The International Monetary Fund said Spain should slow down deficit cuts to avoid exacerbating the effects of the recession, and urged the government to step up bank supervision and identify lenders that aren’t viable.
Spain will probably miss its budget-deficit target of 5.3 percent of gross domestic product this year after the shortfall was 8.9 percent last year, the Washington-based lender said in a statement on its annual review of Spain. The government, which aims for a 3 percent shortfall next year, shouldn’t try to correct any slippage too quickly as the IMF forecast the economy will continue shrinking in 2013.
“The medium-term targets are broadly appropriate, but a smoother path would be appropriate during a period of extreme weakness” in order to reduce “the risk of creating a negative feedback loop,” the IMF said.
Spain’s 10-year bond yields surged to 6.874 percent today, as investors increased bets that the country’s 100 billion-euro ($128 billion) European bank bailout may not be enough to prevent the state losing market access. The government forecasts the economy will shrink 1.7 percent this year, returning to growth next year.
The IMF called for banking supervision to be “upgraded” and said the government should make the most of the bank bailout to overhaul the industry. Banks should be “triaged” into those that don’t need help, viable ones that do and “non-viable banks.” It should also deal with “legacy real estate assets,” the fund said, without giving details.
Wages and Prices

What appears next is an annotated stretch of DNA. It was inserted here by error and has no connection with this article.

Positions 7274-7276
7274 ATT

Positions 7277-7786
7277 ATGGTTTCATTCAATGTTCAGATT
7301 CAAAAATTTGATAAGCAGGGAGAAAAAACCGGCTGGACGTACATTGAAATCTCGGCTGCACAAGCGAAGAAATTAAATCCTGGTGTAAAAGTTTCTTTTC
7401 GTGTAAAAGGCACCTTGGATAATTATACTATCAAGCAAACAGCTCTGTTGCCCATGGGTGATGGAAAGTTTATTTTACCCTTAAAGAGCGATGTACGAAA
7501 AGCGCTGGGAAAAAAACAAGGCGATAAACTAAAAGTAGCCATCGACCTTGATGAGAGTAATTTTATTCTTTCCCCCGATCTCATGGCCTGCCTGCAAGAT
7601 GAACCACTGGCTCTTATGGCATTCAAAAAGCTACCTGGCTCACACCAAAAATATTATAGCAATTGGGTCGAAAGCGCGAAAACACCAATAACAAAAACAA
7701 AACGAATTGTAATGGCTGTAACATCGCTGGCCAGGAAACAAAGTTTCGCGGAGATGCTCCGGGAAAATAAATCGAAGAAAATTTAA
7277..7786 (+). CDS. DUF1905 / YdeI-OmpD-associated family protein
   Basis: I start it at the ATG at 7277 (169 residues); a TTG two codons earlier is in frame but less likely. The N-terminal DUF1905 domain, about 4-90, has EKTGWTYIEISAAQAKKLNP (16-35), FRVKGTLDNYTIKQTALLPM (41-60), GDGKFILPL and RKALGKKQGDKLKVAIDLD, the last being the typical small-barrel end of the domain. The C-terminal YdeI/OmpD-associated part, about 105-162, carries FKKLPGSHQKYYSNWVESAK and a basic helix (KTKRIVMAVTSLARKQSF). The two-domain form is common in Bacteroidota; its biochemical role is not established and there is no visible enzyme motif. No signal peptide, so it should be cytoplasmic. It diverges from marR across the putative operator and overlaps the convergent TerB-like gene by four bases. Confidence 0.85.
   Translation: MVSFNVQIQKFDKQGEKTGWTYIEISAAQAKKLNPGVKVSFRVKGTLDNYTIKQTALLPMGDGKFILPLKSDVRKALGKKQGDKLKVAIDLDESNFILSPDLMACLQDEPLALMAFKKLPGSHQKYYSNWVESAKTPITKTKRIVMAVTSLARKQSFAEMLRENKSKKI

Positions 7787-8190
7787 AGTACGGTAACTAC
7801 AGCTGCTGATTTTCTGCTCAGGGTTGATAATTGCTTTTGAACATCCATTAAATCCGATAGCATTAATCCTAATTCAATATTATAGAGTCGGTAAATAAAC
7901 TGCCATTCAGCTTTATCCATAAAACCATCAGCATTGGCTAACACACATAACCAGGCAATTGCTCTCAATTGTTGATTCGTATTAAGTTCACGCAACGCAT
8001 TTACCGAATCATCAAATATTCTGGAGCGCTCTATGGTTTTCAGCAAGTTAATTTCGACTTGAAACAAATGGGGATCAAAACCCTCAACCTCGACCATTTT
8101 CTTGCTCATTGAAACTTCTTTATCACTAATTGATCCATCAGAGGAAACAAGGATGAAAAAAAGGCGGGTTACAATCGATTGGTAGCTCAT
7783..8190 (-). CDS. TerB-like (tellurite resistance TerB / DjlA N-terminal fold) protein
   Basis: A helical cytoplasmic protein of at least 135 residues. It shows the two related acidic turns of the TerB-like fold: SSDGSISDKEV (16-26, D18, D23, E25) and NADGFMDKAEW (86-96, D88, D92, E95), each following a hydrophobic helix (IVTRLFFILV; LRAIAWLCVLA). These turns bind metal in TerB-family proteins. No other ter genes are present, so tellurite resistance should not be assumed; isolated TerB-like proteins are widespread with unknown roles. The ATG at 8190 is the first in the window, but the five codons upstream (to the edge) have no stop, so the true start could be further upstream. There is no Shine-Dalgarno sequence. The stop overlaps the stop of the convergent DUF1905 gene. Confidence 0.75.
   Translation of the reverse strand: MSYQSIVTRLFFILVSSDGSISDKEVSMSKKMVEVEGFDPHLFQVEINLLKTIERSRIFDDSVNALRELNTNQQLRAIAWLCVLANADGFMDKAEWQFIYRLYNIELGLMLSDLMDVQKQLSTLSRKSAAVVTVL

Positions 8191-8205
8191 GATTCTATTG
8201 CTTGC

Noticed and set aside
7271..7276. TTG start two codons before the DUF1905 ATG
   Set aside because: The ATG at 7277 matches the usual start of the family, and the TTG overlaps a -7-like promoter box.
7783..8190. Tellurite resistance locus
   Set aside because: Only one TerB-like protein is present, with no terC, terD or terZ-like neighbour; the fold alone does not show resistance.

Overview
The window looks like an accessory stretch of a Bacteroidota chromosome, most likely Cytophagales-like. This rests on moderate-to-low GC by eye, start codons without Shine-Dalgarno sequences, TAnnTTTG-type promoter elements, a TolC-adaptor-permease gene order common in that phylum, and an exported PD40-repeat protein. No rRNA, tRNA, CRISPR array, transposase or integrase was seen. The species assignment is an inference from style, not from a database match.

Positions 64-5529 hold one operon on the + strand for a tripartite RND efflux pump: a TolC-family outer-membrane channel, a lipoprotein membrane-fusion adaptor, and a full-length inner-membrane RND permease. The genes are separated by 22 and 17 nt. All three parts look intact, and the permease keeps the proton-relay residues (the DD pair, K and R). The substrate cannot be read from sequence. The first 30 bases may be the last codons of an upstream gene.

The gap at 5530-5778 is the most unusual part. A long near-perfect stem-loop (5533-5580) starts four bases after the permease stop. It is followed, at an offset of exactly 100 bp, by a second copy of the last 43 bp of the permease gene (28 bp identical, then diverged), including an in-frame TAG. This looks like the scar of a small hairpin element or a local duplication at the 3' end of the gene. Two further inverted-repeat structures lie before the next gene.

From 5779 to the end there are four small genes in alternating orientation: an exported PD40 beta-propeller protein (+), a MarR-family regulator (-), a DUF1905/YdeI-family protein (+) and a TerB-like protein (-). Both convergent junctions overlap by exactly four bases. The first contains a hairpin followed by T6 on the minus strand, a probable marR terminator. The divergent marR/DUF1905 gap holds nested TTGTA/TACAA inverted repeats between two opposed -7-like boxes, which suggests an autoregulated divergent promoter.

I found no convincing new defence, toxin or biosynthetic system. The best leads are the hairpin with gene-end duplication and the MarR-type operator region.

The IMF praised Spain’s labor-market overhaul even as it said it could be strengthened to help bring down the 24 percent jobless rate. Net exports will continue to contribute to growth, the lender said, as it called for wages and prices to come down. It also proposed public-wage cuts.
“A cooperative solution, where workers accept greater wage moderation, employers pass on the cost savings to prices and hire, and banks recapitalize, could result in a faster reallocation of resources to dynamic sectors and a better outcome for all,” the IMF said.
The IMF said Spain shouldn’t “rule out” any options for cutting the deficit over the medium term. The country has scope to increase value-added tax and could do so immediately, while the government should also sell assets. VAT hikes and public wage cuts could be written into law now to bolster confidence, and only reversed if the goals are met, the report said.
Rebates for mortgage payments, which Prime Minister Mariano Rajoy restored as one of his first initiatives after coming to power in December, should be scrapped. Temporary and one-time measures should be avoided, as should tax amnesties such as the one introduced this year, the report said.
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